A new training course for taxi drivers aims to improve standards of service and drive rude cabbies off the road. Upon completion of the four-hour course, drivers will receive a certificate and be recognised on a smartphone app to be launched in Ma.
The Hong Kong Taxi Council, formed in November to enhance quality of the industry, said the focus would be on improving customer service – an area of concern after official figures in August revealed a surge in complaints against taxi drivers who were rude and refused fares.
The lawmaker for the transport sector, Frankie Yick Chi-ming, said that unlike the 144-hour course offered by the Employees Retraining Board, which caters for newcomers, the scheme targeted those already in the business.
Yick said drivers who received unsatisfactory ratings on the app – which covers at least 500 taxis, or 3 per cent of the city’s cabs – would be asked to attend the four-hour course to improve standards.
The city’s taxi industry has been facing keen competition as car-hailing apps such as Uber gain popularity.
Sophia Chiu, a frequent taxi customer, welcomed the scheme.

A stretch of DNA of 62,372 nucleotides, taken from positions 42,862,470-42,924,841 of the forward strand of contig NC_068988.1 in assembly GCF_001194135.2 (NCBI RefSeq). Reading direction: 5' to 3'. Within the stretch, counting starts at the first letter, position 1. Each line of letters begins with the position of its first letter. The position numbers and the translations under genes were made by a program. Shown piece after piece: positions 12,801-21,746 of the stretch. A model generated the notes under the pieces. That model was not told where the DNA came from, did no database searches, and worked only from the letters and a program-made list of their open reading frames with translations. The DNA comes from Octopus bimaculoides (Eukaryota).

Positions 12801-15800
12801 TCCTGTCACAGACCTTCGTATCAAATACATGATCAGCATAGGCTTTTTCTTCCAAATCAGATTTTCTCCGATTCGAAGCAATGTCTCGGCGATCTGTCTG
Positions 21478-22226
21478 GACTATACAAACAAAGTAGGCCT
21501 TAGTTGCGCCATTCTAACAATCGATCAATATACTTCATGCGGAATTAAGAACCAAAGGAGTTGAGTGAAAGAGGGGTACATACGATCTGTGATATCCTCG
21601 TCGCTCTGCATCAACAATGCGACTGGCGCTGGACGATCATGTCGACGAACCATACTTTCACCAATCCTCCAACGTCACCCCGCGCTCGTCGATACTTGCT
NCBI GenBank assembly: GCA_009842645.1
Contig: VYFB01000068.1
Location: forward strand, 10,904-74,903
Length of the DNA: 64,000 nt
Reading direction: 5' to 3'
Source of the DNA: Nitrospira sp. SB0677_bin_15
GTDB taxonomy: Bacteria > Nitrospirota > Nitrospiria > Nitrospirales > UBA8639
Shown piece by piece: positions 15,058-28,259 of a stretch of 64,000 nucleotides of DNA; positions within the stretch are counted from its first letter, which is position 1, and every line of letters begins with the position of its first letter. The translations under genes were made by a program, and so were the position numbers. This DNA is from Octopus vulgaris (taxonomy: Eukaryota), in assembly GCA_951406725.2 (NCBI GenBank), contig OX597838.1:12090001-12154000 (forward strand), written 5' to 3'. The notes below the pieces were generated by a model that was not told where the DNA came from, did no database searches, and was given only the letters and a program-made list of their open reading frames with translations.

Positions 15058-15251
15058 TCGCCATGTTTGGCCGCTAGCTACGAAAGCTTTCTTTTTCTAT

“I think it is a good idea, as I have had bad experiences with taxi drivers who are rude and have poor driving skills,” she said.
“I think it will be good to have some form of guarantee, but if I were in a hurry I will take any taxi I can get in the new app.”
Yick also said that a trial course funded by people in the industry would encourage ethnic minorities to take up taxi driving. He said about 10 people had attended the course for some 30 hours and that recruiting ethnic minorities would help address manpower concerns in the industry.
Led by Polytechnic University transport expert Dr Hung Wing-tat, the council also revealed it had two new advisers – former police commissioner Tang King-shing and Dr Dorothy T. F. Chan, deputy director of administration and resources at the University of Hong Kong’s School of Professional and Continuing Education. It also had a new independent director – former Travel Industry Council chairman Michael Wu Siu-ieng.